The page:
Mongolia’s position on corruption indices remains poor. Mongolia scored 33/100 and ranked 116th out of 180 countries in the 2022 Transparency International’s Corruption Perception Index.
Mongolia’s Corruption Perception Index
Source: Transparency International
The US Embassy in Mongolia highlighted that conflicts of interest, lack of transparency, limited access to information, an underfunded civil-service system, low salaries, and limited government control of key institutions are the factors contributing to corruption.
In Mongolia, the Independent Authority Against Corruption (IAAC) is the government agency that takes a leading role in both promoting the understanding of anti-corruption and investigating corruption cases.
The IAAC receives annual declarations of assets and income of public officials, and, in the event of significant changes, the agency inspects and monitors the legitimacy of the person’s income.
The Law of Mongolian Criminal Procedure Cod states that, an investigator from the IAAC shall investigate a corruption case based on a complaint, decide on whether to open an inquiry case, and immediately notify the prosecutor.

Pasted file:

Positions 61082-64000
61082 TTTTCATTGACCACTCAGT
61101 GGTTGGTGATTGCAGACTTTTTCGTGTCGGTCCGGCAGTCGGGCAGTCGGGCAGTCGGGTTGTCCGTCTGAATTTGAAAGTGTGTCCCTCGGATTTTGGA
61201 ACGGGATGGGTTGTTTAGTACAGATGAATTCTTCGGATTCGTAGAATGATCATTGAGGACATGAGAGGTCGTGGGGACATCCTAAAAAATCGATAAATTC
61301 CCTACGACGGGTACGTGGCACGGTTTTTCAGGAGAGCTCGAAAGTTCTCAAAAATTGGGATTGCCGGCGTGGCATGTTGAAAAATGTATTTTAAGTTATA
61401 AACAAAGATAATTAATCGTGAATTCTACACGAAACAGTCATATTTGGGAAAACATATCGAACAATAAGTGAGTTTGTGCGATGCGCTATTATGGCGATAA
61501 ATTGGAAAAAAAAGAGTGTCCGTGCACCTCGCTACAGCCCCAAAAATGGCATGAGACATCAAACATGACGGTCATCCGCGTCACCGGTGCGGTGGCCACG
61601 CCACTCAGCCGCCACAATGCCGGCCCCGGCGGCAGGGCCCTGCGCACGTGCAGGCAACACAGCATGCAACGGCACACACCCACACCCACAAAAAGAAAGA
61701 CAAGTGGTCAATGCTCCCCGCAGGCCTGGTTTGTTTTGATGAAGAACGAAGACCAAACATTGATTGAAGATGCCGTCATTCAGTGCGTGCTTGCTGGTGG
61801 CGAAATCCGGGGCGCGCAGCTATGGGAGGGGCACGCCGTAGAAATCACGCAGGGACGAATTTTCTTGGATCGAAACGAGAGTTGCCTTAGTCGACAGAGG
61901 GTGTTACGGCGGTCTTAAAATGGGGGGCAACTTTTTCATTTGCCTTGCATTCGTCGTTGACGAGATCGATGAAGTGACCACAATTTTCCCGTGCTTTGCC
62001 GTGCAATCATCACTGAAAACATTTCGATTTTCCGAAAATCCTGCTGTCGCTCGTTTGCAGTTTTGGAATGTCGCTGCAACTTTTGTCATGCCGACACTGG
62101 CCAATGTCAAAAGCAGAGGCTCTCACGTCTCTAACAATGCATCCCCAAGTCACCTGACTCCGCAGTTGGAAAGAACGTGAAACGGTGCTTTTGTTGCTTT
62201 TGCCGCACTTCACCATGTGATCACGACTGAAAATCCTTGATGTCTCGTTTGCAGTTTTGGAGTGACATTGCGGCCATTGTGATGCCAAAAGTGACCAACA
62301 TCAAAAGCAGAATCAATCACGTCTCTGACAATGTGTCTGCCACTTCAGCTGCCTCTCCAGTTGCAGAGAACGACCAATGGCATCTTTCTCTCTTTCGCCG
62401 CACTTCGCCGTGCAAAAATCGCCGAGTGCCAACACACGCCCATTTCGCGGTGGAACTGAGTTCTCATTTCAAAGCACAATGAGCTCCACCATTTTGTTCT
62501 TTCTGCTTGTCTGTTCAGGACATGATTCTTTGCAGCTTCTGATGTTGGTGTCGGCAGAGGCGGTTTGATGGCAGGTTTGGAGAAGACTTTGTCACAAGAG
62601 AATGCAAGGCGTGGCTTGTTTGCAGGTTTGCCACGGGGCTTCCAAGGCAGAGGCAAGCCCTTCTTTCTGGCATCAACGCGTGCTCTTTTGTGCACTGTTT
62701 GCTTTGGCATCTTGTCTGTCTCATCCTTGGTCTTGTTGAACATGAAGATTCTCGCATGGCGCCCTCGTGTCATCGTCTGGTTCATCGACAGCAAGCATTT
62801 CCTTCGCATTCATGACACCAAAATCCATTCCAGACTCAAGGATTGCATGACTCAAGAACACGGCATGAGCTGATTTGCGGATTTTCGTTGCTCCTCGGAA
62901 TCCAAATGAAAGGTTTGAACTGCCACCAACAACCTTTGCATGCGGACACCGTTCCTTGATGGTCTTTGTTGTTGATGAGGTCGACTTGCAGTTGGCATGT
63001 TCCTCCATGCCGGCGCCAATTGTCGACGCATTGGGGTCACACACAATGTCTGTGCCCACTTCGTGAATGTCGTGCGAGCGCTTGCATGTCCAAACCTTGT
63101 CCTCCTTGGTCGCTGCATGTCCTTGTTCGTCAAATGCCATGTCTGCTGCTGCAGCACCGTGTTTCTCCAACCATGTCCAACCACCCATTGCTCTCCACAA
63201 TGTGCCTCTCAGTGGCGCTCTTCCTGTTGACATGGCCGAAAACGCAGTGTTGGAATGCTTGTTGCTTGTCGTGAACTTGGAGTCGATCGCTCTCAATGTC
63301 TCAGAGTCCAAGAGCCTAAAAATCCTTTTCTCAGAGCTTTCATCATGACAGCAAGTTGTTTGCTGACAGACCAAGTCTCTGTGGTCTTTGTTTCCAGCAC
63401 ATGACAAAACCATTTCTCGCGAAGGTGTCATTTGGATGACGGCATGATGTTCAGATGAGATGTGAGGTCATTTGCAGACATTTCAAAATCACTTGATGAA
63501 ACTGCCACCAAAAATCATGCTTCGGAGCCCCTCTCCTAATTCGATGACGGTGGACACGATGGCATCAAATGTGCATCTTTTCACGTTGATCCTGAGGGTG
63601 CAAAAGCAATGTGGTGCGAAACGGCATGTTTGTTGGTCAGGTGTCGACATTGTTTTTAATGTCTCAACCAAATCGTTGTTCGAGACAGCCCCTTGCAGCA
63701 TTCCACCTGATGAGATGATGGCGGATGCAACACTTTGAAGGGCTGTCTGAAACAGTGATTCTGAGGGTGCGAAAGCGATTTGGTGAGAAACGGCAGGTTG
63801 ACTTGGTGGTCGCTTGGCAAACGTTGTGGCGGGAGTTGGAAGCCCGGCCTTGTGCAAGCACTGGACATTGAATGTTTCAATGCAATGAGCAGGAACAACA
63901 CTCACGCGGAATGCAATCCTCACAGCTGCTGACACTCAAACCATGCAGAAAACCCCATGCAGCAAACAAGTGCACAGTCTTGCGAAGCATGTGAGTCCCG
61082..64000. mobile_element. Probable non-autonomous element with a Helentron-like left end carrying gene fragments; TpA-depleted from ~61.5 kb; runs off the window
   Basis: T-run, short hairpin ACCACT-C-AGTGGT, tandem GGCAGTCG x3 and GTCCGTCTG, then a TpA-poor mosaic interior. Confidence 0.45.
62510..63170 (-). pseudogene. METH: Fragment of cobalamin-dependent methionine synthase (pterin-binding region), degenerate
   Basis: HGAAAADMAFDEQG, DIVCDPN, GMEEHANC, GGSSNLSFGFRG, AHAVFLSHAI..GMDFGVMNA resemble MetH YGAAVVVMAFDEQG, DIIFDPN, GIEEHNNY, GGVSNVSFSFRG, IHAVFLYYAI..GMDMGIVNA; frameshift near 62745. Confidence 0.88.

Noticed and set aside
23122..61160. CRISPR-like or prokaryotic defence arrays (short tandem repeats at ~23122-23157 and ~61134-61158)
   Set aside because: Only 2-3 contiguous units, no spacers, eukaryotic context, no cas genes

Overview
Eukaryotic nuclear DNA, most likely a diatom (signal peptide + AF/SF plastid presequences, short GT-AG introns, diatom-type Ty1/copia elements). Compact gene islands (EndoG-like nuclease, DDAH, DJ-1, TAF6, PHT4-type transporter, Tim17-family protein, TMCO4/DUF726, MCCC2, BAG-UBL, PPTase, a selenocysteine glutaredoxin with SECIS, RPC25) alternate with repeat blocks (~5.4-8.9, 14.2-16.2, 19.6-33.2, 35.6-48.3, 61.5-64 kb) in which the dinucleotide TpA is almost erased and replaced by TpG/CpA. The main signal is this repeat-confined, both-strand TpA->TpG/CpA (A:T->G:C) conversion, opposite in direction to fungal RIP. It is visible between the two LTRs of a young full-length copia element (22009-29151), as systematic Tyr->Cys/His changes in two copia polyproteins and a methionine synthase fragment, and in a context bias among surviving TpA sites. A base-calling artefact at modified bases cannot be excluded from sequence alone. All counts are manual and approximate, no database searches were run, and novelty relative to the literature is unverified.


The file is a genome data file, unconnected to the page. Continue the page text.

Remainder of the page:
To improve the legal environment for reporting corruption cases, the government has submitted a bill on the legal status of whistleblowers to the Parliament for discussion in 2021. The bill provides for the protection of whistleblowers who inform on illegal activities for the sake of public interest in addition to a reward system.
The Mongolian government is taking measures to improve transparency, including implementing electronic tenders for most government procurement and contracting. In the framework of e-governance development, the country is actively working to reduce the bureaucracy of the civil service through digitalization and has successfully integrated more than 800 public services.
As the independence of judges is an important factor in fighting against corruption, the Mongolian parliament revised the Law of the Judiciary to bring it into line with the amended constitution in 2021. The law limits the powers of the government, parliament, and the president to influence the selection and removal of judges and vests the Judicial Disciplinary Council with responsibility for disciplining jurists, except in matters involving criminal acts.
The 2022 Mongolia Investment Climate Statement released by the US Embassy in Mongolia noted that investors have praised these judicial reforms, saying they are helping to restore judicial independence severely.